`BN_rand`

,

`BN_pseudo_rand`

,

`BN_rand_range`

,

`BN_pseudo_rand_range`

—

generate pseudo-random number

```
#include
<openssl/bn.h>
```

`int`
`BN_rand`

(

`BIGNUM
*rnd`,

`int bits`,

`int top`,

`int
bottom`);

`int`
`BN_pseudo_rand`

(

`BIGNUM
*rnd`,

`int bits`,

`int top`,

`int
bottom`);

`int`
`BN_rand_range`

(

`BIGNUM
*rnd`,

`BIGNUM *range`);

`int`
`BN_pseudo_rand_range`

(

`BIGNUM
*rnd`,

`BIGNUM *range`);

`BN_rand`

() generates a cryptographically
strong pseudo-random number of

`bits` in length
and stores it in

`rnd`. If

`top` is -1, the most significant bit of the
random number can be zero. If

`top` is 0, it is
set to 1, and if

`top` is 1, the two most
significant bits of the number will be set to 1, so that the product of two
such random numbers will always have 2*

`bits`
length. If

`bottom` is true, the number will be
odd. The value of

`bits` must be zero or
greater. If

`bits` is +1 then

`top` cannot also be 1.

`BN_pseudo_rand`

() does the same, but
pseudo-random numbers generated by this function are not necessarily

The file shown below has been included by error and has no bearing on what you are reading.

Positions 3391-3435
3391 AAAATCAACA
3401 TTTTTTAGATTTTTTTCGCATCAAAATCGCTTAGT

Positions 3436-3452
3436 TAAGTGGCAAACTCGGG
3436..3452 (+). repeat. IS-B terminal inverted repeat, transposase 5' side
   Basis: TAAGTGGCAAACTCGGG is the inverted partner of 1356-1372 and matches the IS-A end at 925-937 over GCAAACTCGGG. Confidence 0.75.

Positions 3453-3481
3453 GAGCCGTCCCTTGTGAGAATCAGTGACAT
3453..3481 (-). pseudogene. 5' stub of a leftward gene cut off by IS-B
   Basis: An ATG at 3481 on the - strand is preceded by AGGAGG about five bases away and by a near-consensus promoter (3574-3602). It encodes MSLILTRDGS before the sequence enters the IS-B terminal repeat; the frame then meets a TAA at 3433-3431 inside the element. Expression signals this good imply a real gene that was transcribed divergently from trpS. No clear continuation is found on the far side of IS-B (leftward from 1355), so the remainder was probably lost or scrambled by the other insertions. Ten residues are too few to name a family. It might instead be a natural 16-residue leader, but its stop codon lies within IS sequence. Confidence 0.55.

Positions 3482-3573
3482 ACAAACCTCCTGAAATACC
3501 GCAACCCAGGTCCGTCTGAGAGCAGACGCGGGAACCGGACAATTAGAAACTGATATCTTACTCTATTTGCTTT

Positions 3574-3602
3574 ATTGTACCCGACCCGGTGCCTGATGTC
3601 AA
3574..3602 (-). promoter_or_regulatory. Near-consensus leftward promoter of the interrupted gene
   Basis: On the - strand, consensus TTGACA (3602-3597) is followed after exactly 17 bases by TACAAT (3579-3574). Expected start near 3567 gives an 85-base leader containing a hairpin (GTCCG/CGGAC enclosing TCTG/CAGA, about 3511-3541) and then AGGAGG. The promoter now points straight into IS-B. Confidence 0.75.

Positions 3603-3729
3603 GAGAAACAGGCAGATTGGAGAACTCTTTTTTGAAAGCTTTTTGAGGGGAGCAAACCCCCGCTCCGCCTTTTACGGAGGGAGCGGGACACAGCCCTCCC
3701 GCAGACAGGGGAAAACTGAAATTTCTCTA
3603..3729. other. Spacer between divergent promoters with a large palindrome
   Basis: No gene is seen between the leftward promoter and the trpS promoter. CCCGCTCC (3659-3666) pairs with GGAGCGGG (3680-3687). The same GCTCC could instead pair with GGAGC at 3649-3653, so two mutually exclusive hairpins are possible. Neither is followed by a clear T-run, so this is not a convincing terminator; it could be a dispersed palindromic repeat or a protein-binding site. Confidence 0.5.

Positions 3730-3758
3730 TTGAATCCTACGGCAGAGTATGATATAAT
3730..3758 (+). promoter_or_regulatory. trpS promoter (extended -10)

unpredictable. They can be used for non-cryptographic purposes and for certain
purposes in cryptographic protocols, but usually not for key generation etc.

`BN_rand_range`

() generates a cryptographically
strong pseudo-random number

`rnd` in the range
0 <=

`rnd` <
`range`.

`BN_pseudo_rand_range`

() does the same, but
is based on

`BN_pseudo_rand`

(), and hence
numbers generated by it are not necessarily unpredictable.

The functions return 1 on success, 0 on error. The error codes can be obtained
by

ERR_get_error(3).

BN_new(3),

ERR_get_error(3),

RAND_add(3),

RAND_bytes(3)
`BN_rand`

() first appeared in SSLeay 0.5.1 and
has been available since

OpenBSD 2.4.

`BN_pseudo_rand`

() first appeared in OpenSSL
0.9.5 and has been available since

OpenBSD 2.7.

The

`top` == -1 case and the function

`BN_rand_range`

() first appeared in OpenSSL
0.9.6a and have been available since

OpenBSD 3.0.

`BN_pseudo_rand_range`

() first appeared in
OpenSSL 0.9.6c and have been available since

OpenBSD
3.2.